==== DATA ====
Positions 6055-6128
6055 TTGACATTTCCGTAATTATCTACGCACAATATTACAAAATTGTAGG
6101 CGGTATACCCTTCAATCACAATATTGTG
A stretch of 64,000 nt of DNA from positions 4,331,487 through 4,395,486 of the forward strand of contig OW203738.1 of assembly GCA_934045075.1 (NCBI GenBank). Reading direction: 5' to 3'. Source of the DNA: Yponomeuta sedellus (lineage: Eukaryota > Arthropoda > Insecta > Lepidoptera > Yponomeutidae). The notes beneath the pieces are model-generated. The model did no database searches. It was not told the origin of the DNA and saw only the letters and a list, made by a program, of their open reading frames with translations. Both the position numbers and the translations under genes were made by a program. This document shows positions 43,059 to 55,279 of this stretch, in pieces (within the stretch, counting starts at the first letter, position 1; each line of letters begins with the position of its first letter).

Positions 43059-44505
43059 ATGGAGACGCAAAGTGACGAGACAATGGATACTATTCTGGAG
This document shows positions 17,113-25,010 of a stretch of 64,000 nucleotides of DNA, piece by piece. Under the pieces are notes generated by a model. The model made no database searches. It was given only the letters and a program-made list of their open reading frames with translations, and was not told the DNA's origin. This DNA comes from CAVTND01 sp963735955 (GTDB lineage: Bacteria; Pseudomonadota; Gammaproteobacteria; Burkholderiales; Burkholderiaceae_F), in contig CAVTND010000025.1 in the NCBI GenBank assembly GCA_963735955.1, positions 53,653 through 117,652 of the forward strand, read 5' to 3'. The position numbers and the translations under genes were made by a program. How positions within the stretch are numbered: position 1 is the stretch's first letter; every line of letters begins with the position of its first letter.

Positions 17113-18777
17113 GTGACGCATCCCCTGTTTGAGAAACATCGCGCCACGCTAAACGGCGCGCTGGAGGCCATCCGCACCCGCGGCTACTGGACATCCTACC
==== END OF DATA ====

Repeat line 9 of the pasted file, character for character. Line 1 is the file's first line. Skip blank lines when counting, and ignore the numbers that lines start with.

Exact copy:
17113 GTGACGCATCCCCTGTTTGAGAAACATCGCGCCACGCTAAACGGCGCGCTGGAGGCCATCCGCACCCGCGGCTACTGGACATCCTACC